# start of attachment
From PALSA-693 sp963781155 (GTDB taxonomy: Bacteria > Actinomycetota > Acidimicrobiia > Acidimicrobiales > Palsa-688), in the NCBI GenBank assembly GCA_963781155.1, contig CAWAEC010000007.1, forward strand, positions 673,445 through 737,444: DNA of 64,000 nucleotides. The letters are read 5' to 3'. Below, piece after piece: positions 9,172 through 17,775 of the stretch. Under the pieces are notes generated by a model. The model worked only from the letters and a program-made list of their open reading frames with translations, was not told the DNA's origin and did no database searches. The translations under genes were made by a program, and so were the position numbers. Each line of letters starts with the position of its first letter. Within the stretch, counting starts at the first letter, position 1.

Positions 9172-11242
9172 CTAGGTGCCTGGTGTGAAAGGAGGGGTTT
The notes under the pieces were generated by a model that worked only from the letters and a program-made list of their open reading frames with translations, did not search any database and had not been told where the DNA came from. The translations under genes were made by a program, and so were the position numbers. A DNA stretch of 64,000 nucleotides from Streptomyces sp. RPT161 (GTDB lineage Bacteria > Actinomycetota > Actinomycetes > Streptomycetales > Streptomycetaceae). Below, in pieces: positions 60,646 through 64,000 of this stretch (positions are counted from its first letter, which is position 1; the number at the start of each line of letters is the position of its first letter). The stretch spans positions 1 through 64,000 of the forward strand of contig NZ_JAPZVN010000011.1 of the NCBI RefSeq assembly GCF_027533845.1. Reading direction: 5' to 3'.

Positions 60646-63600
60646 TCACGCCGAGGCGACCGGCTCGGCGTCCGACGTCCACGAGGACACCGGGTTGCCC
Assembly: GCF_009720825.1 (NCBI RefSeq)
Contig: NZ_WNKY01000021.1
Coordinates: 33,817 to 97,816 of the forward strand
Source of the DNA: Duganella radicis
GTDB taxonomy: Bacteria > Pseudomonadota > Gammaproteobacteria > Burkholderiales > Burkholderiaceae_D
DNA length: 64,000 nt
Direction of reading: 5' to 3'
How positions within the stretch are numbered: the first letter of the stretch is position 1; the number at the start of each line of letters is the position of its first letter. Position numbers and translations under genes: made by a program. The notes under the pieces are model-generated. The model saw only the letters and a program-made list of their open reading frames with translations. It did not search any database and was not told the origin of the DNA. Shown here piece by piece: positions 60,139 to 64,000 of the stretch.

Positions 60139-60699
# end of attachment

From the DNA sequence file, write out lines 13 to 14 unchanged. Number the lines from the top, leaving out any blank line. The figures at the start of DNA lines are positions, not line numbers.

Direction of reading: 5' to 3'
How positions within the stretch are numbered: the first letter of the stretch is position 1; the number at the start of each line of letters is the position of its first letter. Position numbers and translations under genes: made by a program. The notes under the pieces are model-generated. The model saw only the letters and a program-made list of their open reading frames with translations. It did not search any database and was not told the origin of the DNA. Shown here piece by piece: positions 60,139 to 64,000 of the stretch.